You can start producing your own radish seedlings in a tray with a substrate suitable for seedlings, keeping the soil moist and in a well-lit place. In about a week, the seeds will begin to germinate. When the seedlings are 2 to 3 inches tall, you can transplant them into a larger pot or divide the tray into individual seedlings.

young radish seedling
Young radish seedling


Indoor radishes are ready to harvest about 35-50 days after sowing. Check the size and color of the roots to know when they are ready. Carefully pull them out to avoid damaging the roots. Harvested indoor radishes should be washed and stored in the refrigerator in perforated plastic bags.

radish harvest
A harvest of fresh radish.

In summary, if you want to know how to grow radishes indoors, you will need adequate light, regular watering, learn about seedling production, and practice careful harvesting. With these tips, you’ll be able to enjoy fresh, flavorful radishes year-round, even in limited indoor spaces.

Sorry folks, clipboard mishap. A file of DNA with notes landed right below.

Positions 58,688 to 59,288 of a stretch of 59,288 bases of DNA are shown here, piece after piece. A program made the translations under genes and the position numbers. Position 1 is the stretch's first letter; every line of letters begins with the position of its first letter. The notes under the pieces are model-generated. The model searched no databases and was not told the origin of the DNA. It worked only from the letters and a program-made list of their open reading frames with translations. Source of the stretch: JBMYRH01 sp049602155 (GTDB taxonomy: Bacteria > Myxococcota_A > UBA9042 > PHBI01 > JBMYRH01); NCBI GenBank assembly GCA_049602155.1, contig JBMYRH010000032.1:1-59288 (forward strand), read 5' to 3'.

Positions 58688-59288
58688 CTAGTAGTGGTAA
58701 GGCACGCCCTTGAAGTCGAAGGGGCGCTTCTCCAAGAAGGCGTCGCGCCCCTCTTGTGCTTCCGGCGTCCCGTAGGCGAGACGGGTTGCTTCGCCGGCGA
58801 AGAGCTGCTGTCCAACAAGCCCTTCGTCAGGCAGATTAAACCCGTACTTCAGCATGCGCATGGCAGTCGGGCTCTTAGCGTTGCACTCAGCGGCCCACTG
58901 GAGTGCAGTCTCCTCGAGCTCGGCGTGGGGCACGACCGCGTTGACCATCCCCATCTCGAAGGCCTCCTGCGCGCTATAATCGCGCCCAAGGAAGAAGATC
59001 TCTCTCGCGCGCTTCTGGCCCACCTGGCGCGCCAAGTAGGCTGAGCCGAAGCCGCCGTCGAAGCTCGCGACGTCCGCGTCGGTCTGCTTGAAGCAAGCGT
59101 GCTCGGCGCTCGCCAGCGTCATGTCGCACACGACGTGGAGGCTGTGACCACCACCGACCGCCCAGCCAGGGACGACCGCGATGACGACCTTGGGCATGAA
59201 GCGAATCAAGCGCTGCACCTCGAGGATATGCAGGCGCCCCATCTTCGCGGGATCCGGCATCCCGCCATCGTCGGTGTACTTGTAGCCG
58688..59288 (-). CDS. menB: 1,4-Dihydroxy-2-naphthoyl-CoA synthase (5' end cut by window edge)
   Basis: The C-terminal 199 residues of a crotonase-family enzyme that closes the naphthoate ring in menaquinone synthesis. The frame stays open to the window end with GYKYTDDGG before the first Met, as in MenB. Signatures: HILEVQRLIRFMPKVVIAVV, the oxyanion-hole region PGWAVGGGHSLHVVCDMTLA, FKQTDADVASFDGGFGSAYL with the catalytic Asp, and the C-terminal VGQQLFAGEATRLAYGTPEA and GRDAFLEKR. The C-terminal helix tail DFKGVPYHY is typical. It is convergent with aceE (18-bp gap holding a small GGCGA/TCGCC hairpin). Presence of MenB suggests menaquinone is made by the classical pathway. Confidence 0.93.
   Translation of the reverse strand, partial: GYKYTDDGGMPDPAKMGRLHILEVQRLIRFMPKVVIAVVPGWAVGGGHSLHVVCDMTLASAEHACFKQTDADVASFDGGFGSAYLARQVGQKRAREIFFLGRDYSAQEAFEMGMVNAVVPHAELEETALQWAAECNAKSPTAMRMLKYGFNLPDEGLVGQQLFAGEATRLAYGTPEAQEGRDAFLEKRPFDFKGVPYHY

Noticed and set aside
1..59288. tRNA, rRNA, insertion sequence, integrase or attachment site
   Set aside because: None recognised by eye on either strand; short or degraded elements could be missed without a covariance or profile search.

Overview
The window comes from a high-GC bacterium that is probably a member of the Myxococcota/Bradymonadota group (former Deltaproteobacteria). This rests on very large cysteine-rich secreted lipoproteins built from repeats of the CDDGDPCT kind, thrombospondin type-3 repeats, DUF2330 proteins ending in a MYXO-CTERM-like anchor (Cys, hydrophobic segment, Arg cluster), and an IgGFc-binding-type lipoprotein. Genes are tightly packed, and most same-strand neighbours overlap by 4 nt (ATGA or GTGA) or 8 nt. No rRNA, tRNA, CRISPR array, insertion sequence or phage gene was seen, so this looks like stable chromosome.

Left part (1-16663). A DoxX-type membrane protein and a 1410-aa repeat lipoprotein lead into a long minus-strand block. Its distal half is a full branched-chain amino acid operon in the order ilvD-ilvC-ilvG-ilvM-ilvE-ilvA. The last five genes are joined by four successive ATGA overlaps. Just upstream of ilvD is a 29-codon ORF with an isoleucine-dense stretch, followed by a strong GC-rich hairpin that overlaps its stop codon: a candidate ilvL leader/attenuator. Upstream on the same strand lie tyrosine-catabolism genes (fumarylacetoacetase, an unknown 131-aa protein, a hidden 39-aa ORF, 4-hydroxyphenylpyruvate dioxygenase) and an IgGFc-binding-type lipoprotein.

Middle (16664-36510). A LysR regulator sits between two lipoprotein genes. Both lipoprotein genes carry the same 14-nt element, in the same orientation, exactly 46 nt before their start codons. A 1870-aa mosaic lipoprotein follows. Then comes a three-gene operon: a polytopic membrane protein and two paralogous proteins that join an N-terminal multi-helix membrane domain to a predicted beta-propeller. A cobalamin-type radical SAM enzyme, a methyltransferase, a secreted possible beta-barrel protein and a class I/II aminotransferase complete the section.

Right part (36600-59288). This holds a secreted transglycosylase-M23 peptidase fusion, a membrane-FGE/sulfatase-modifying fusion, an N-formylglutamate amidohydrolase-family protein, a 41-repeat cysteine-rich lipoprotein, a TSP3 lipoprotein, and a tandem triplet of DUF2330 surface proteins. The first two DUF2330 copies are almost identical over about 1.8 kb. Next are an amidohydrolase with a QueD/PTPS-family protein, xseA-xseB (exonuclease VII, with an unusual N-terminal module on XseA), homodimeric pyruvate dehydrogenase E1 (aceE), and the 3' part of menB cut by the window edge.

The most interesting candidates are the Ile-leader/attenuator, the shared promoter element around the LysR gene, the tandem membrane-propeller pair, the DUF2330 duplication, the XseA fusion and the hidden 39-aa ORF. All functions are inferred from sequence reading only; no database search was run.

Companion Plants for Radish

Radish is compatible with many types of vegetables and plants, such as tomatoes, carrots, spinach, lettuce, cucumber, peas, beans, garlic, onions, squash, parsnip, etc. The few plants that you should NOT plant near radish are:

  • Melons
  • Pumpkins
  • Potatoes
  • Turnips
  • Broccoli
  • Kohlrabi
  • Corn

Common Pests of Radish

There are some pests that like radish as much as you do. Looking at this in a positive way, this enables radish to function as a trap crop in companion planting, by luring pests away from other companion plants. Among the pests of radish are aphids, flea beetles, cutworms, harlequin bugs, and cabbage maggots and loopers. Snails and slugs also have a penchant for radish.

The type of pest will determine the method used to combat them in addition to pesticides. Regular weeding around your radishes will help keep the pests away, as is introducing or welcoming toads into your garden. Row covers will also help protect your radish crop from insect pests.

Spread the love